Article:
Look away, gentlemen – this one’s for the ladies. After all, genital candidiasis is exclusively for the females, right?
Wrong! That’s just one of the many misconceptions about candidiasis. Believe it or not, both women and men get genital candida infection.
Prevention, after all, is better (and much cheaper!) than cure. Before Candida sets up camp, it’s time you found out which of the statements below are facts – and which ones are just fodder for fiction.
Candida should not be present in a healthy person – fact or fiction?
Fiction. Candida albicans, responsible for genital and other types of candidiasis, is a fungus – but it’s not one you can completely steer clear of, even if you want to!
Heads up: It’s normal to have Candida. It’s candidiasis that becomes a problem.
Candidiasis develops when there is an overgrowth of Candida, or when it starts growing in relatively “germ-free” areas of the body, especially in people with a compromised immune system.
Genital candidiasis occurs only in women – fact or fiction?
This one’s a big fat myth! I hear this often enough, and it doesn’t really surprise me. Candidiasis is very common among women, after all.
In a 2010 study involving almost 500 men, about 3 out of 10 had Candidal colonies. Two out of every 10 men had outright signs and symptoms of balanitis, reported Dr. Carmen Lisboa and colleagues in the Journal of The European Academy of Dermatology and Venereology.
Vinegar wash helps prevent vaginal candidiasis – fact or fiction?
Fiction! The vaginal milieu has its own ecology. Just like us in the world we live in, the microorganisms in the genital tract depend on many things to maintain an ecological balance, including the right degree of acidity.
Yes, bacteria hate it when vaginal pH becomes more acidic than it should be. However, Candida prefer the opposite. “Candida thrive in acidic environment,” says Dr. Mariano.
FYI, vinegar is acidic. Candida tends to flourish in its presence!
Using betadine wash regularly can put a stop to candida growth – fact or fiction?
Fiction!Remember how the vaginal milieu needs a delicate balance for bacteria and candida not to overpower each other? Using betadine wash may disturb this balance and lead to more problems.
In a nutshell, there is no need to sterilize your private parts! For more advice on feminine hygiene, please ask your gynecologist before buying any over-the-counter feminine wash.
Taking antibiotics cures candida infection – fact or fiction?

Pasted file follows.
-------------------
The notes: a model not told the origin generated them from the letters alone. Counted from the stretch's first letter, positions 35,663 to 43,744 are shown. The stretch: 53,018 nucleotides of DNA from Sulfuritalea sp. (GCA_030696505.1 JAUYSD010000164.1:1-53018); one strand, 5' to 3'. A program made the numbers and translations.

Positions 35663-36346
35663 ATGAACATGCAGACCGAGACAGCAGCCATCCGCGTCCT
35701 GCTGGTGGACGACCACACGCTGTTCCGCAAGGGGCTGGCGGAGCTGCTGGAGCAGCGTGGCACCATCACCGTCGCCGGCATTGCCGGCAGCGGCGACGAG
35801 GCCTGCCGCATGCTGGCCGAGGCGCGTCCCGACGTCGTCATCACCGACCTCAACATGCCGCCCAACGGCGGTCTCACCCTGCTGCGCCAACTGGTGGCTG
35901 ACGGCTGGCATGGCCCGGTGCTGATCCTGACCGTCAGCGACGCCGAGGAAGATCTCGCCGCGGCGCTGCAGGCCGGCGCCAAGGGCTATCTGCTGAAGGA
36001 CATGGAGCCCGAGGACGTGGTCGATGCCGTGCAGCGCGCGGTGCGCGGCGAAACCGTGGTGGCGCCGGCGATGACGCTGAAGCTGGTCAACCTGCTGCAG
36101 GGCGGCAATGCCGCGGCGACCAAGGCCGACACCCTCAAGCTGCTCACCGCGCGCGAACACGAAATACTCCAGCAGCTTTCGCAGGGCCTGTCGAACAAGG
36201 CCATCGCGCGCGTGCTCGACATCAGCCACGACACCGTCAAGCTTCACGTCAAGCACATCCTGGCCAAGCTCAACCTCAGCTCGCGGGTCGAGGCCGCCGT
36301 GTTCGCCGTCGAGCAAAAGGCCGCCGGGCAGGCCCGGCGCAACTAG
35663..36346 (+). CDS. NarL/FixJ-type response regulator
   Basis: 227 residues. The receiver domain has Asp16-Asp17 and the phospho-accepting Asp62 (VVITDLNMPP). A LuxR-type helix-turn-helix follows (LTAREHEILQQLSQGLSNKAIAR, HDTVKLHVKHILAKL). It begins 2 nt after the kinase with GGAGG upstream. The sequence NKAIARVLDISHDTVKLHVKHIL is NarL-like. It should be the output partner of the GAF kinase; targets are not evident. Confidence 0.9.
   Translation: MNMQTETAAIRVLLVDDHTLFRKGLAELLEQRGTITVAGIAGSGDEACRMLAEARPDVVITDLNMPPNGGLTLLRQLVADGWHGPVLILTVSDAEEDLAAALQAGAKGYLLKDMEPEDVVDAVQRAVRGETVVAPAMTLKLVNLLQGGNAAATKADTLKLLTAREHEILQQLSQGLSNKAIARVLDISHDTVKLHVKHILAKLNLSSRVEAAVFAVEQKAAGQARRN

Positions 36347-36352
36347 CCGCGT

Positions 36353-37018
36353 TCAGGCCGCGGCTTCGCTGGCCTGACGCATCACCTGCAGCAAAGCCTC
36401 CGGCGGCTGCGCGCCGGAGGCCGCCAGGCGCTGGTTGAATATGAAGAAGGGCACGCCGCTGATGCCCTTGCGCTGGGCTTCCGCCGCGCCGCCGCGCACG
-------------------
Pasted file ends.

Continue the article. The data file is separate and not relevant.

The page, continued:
Antimicrobial use can actually worsen (or precipitate) candidiasis, especially if used for a long period of time.
“If you’re using antibiotics for a prolonged period of time, you may be doing so because the antibiotics aren’t working. There may be a need to shift to other antibiotics,” advises Dr. Mariano.
Candidiasis is caused solely by poor hygiene – fact or fiction?
Poor feminine hygiene may play a role, but it’s not the only factor (nor is it a necessary one) that contributes to the overgrowth of Candida.
Pregnant women, people who have diabetes, those who love wearing tight-fitting trousers – all these are at risk for genital candidiasis. “Women using oral contraceptives, antibiotics, and steroids may also experience candida infection,” reminds Dr. Mariano.
Candidiasis in women is treated using antifungal vaginal suppositories – fact or fiction?
If candidiasis occurs without other types of infection, it may require the use of antifungal suppositories alone. However, candidiasis loves company!
In a study involving 105 women, most thought they had genital candidiasis. Further investigation revealed that less than 30 percent actually had candidiasis!
Of all the women who thought they had candidiasis, almost half had it wrong. About 17 percent had vulvar vestibulitis, 15 percent had irritant contact dermatitis, and a little more than 10 percent had bacterial vaginosis, reported Dr. Paul Nyirjesy and his team in the Obstetrics and Gynecology journal.
The person who can give you the best advice on candidiasis is your trusty BFF – fact or fiction?
It’s tempting to ask your girlfriends about what to do when you have yeast infection. However, don’t purchase medication based on advice from a friend instead of a licensed gynecologist!
“Women with chronic vaginal symptoms often use over-the-counter and alternative medicines that add to health care costs and are unlikely to be of benefit,” said Dr. Nyirjesy and colleagues in the aforementioned study.
It’s not only your Facebook status that can say, “It’s complicated.” Candidal infections can be as equally complex! For instance, candidiasis doesn’t just happen inside the vagina – it may involve the vulva, too.
“Consult a doctor when you feel anything – not all types of vaginitis are alike,” reminds Dr. Mariano. “Because of the itch-and-scratch cycle, you may introduce bacteria the moment you start scratching.” This may lead to bacterial infection on top of a Candidal infection, requiring more than just an antifungal suppository.